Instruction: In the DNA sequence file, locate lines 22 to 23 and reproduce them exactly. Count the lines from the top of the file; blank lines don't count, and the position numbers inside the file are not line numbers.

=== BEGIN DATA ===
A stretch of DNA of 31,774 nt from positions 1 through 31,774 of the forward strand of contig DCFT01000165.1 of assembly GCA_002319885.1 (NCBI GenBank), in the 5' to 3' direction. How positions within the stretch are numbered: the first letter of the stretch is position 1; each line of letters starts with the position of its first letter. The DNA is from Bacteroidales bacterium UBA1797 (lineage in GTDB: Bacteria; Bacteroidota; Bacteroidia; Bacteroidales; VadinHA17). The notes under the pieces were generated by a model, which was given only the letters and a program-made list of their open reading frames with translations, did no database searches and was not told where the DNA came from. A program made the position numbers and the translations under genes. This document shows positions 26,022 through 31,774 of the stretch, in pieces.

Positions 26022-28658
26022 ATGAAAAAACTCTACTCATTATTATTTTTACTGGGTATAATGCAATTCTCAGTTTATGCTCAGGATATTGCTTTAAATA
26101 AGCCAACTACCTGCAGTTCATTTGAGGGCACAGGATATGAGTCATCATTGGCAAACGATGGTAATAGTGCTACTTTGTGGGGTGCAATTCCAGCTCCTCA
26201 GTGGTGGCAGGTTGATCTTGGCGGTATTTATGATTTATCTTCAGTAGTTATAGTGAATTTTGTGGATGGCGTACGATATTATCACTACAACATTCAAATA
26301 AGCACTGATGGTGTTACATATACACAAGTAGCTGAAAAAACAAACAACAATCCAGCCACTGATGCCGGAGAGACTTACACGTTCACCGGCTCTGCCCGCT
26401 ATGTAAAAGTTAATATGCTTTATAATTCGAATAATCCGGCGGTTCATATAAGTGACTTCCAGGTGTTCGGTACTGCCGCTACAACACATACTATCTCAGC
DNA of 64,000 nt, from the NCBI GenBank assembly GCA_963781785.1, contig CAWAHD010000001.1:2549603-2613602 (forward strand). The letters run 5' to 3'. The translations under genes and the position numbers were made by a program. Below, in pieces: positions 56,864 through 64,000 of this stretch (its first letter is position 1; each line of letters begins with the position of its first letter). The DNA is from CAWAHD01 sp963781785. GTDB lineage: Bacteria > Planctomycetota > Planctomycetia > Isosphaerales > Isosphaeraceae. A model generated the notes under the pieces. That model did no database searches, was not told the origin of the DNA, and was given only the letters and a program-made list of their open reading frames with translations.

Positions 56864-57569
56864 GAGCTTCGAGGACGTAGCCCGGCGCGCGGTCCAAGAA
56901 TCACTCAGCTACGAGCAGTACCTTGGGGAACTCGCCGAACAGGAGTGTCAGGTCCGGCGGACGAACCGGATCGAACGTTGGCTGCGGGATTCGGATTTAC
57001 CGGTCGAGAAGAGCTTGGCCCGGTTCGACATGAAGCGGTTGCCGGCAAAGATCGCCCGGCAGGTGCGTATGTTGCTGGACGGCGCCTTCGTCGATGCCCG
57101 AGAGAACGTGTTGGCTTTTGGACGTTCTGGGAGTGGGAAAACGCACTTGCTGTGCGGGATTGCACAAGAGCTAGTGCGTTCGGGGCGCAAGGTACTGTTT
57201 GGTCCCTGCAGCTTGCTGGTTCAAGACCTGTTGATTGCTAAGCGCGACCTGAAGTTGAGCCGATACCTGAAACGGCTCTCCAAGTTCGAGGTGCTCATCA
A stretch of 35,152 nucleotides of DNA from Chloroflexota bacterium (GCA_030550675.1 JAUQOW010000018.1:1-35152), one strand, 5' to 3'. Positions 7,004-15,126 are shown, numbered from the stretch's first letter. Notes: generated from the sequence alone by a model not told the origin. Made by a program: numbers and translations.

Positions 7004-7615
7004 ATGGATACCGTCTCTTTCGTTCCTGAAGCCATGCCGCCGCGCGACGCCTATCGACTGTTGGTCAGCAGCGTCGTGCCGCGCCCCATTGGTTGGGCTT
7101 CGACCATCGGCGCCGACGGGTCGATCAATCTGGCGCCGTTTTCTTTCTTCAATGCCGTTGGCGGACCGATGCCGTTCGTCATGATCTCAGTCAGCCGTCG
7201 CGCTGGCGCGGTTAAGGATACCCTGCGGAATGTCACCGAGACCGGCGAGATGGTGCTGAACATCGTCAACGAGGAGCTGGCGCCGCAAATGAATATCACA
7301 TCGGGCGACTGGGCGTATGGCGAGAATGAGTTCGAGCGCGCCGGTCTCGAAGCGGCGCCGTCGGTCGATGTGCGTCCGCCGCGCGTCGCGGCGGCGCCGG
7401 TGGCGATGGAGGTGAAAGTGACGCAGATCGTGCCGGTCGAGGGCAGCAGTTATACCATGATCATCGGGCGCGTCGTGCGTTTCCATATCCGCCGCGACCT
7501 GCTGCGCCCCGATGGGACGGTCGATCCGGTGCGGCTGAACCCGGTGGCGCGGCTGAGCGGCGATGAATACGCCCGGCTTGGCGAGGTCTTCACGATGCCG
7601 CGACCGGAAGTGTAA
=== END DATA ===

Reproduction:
7501 GCTGCGCCCCGATGGGACGGTCGATCCGGTGCGGCTGAACCCGGTGGCGCGGCTGAGCGGCGATGAATACGCCCGGCTTGGCGAGGTCTTCACGATGCCG
7601 CGACCGGAAGTGTAA